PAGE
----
Your politicians taking kids from situations that are objectively better than the foster care system is neither something to be proud of nor justification for killing babies. – Jarland D.

Many children in foster care should not have been taken from their families. Those children suffer as if they had been kidnapped. – Rita G.

Foster kids aren’t in care because they did something wrong. I was shocked that people thought this until we announced we were adopting. I was surprised how often we were asked what was wrong with them. – Emily C.

Like (almost) everything else, the foster care system has many good people with great intentions to love and care for kids. – Karen T.

Being part of a successful family reunification (as a foster parent) is one of the most satisfying things you could ever do. – Lori S.

Birth parents still have legal rights over a child in foster care, so they can’t simply be adopted. – Stephanie R. (This point was echoed by many commenters.)

Foster kids are awaiting the return of family that did not abort and did not give up on them. Typically in treatment or doing time. It’s temporary and they are not up for adoption. – Kelly F.

There aren’t “thousands of abandoned, unwanted and available children” in foster care. The vast majority of children in foster care are there temporarily. One of the major goals of the foster care system is to reunite children with their families. I’m an adoptive mom, in an open adoption. – Louise C.

And lastly…

So many people never mention that they were adopted or spent time in foster care as a child. It just doesn’t come up or they don’t want to talk about it or might not even know themselves. But pro-choice people talk like no one adopts and no one fosters. As a child my cousin, a neighbor, and then my middle school best friend were adopted. My high school best friend had been in foster. My husband was adopted. These people are everywhere, adoption and fostering touch so many more lives than some people ever notice. – Emilie M.

We asked, you answered: What are the top facts you wish people understood about either foster care or adoption?

We asked our followers what they wish people understood about adoption and foster care and got some insightful answers:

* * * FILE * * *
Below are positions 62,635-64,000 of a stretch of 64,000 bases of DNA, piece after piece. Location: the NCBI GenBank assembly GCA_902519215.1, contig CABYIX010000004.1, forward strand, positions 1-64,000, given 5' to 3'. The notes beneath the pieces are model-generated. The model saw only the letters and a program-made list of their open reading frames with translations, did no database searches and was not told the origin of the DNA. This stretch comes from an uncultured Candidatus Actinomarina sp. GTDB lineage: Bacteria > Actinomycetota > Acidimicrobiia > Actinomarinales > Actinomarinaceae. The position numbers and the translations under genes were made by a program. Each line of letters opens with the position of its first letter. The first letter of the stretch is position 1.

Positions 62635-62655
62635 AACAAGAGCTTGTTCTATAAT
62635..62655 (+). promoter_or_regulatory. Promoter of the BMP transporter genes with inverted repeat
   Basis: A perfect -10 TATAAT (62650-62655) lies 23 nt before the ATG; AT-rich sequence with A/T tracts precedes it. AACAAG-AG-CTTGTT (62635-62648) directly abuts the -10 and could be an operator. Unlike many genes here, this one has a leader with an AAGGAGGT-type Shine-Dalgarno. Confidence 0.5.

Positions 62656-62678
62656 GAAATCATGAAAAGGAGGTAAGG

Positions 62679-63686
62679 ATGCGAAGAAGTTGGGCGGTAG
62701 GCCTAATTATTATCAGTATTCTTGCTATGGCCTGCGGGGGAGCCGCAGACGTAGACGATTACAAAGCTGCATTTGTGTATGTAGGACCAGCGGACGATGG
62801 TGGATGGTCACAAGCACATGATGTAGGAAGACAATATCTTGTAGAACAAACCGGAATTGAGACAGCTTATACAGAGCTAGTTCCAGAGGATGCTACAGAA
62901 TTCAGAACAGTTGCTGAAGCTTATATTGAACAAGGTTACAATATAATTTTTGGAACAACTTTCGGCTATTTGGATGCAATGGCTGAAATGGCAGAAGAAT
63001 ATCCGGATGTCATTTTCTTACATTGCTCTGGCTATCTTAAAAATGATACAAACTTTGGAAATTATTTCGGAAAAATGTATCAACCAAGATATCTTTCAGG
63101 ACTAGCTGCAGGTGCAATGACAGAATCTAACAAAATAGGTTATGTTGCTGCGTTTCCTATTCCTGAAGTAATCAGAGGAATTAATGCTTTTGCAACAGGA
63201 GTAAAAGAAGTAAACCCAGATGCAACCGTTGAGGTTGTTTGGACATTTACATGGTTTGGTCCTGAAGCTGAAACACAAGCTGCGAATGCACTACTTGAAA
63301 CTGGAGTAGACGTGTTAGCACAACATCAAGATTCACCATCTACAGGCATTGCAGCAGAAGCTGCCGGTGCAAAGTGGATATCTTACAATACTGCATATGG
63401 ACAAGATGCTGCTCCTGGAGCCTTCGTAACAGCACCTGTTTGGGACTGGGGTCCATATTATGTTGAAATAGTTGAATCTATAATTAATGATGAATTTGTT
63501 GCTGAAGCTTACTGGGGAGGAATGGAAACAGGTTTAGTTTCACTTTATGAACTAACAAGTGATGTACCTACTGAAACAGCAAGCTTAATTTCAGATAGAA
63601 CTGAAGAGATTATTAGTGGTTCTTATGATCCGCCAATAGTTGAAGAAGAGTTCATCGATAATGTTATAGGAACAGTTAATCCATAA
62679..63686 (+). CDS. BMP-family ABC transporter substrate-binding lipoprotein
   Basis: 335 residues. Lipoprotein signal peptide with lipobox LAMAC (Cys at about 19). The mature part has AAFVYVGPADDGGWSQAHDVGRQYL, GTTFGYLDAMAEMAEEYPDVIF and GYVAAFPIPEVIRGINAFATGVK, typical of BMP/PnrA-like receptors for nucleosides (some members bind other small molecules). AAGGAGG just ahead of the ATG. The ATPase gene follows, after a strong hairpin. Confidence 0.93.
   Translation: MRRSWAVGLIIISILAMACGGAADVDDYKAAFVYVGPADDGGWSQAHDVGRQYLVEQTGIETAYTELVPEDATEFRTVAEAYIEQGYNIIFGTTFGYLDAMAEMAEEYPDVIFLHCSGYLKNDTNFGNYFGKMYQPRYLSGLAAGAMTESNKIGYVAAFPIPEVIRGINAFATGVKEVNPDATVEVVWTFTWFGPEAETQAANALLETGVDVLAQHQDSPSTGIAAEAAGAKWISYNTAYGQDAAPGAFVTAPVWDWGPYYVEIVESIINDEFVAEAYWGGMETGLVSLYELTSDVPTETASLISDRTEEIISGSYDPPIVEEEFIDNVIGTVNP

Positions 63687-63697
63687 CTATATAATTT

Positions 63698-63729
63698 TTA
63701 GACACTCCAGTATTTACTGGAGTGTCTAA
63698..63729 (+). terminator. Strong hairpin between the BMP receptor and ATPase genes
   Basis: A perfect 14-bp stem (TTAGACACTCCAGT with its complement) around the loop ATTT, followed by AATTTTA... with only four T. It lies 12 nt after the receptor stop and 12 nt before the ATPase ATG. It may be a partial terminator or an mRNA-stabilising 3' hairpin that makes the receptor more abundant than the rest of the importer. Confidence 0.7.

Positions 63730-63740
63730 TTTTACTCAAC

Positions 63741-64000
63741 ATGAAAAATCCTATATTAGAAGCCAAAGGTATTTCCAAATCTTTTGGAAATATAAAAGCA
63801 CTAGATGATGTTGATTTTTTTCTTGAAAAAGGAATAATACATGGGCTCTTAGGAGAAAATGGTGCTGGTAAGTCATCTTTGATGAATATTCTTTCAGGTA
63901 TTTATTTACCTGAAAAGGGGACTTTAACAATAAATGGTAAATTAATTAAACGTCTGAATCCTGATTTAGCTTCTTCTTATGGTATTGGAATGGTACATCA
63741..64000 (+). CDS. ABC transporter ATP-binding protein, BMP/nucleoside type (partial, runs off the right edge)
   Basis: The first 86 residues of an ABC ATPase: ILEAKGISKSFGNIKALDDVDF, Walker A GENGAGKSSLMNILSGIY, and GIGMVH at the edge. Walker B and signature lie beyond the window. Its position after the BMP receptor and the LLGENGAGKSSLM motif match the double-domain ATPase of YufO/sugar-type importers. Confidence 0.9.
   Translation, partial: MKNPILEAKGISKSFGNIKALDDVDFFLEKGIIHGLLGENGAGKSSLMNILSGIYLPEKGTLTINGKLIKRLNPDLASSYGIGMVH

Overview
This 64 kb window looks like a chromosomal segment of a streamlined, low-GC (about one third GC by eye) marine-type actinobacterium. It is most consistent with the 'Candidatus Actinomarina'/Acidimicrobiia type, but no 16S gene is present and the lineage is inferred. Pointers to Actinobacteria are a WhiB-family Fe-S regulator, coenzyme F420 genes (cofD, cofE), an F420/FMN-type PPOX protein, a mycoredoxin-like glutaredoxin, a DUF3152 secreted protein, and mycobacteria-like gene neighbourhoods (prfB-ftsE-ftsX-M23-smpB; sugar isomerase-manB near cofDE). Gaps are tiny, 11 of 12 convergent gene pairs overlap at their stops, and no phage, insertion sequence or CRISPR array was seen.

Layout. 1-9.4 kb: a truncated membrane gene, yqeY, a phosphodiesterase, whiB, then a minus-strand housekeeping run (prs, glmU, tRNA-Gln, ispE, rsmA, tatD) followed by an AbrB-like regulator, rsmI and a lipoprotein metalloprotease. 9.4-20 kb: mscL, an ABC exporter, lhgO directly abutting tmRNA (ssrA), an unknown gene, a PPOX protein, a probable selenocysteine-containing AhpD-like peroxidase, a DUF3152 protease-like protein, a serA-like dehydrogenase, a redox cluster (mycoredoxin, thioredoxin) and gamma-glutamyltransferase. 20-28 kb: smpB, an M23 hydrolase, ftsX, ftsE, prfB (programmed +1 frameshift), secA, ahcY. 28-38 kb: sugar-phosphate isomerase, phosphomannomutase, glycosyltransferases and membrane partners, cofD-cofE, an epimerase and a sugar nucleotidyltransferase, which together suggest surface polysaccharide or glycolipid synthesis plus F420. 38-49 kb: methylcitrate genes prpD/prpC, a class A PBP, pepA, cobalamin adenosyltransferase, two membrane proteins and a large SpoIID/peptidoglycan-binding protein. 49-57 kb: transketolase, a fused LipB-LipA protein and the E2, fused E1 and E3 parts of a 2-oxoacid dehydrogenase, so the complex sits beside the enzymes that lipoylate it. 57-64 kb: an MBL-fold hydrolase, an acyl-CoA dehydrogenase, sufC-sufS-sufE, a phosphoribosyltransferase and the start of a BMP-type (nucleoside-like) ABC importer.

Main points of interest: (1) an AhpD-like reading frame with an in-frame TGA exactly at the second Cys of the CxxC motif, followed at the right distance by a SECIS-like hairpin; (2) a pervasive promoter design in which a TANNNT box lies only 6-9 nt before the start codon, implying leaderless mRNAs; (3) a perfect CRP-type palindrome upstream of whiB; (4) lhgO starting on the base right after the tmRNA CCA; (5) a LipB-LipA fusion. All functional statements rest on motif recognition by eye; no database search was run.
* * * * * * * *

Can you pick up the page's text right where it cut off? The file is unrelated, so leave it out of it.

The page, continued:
On differences between adoption and foster care:

Honestly, just getting across the fact that they aren’t the same thing would be a step in the right direction. – Michael B.

They aren’t the same thing and aren’t meant to be. – Jamie J.

Foster care is not there for adoption and adoption is a long, expensive process with a waiting list. When putting a baby up for adoption the mother picks the family while she is still pregnant. You can’t just walk into a foster home and be like “I want to adopt that child.” They would tell you no because they are working to get that child back to their family. Foster care and adoption are not the same thing. – Desere O.

I would say that giving up a baby for adoption does not mean foster care. It means a private adoption agency, and everything is taken care of. One can choose to pick the parents or not, and one can choose to have an open adoption or not. I think most pregnant women fear that the child will go to foster care. – Shannon F.

If you’re pregnant and don’t want to raise your baby, you can handpick a couple to adopt him or her. He or she is not going into the foster care system. That’s not what it’s designed for. – Jamie L. (foster mother)

There are over 30 couples waiting to adopt for every 1 child that is put up for adoption. Babies generally do not lack homes and do not go into foster care at birth due to lack of a home. – Carissa J.

On adoption:

Adoption isn’t a magic wand. It hurts. Your first reaction when someone is facing a crisis pregnancy shouldn’t be to pressure them into adoption any more than it should be to pressure them into abortion. Whatever your intent, pressuring pregnant women to do what you think is best is harmful and unsupportive. – Sarah Y.

Adoption is a lot harder than people think. Honoring the birth parents is the right thing to do for the children as well as the birth parents. You can honor the role the birth parents played even if they weren’t great role models. They gave life to your kids, honor that. – Karis J.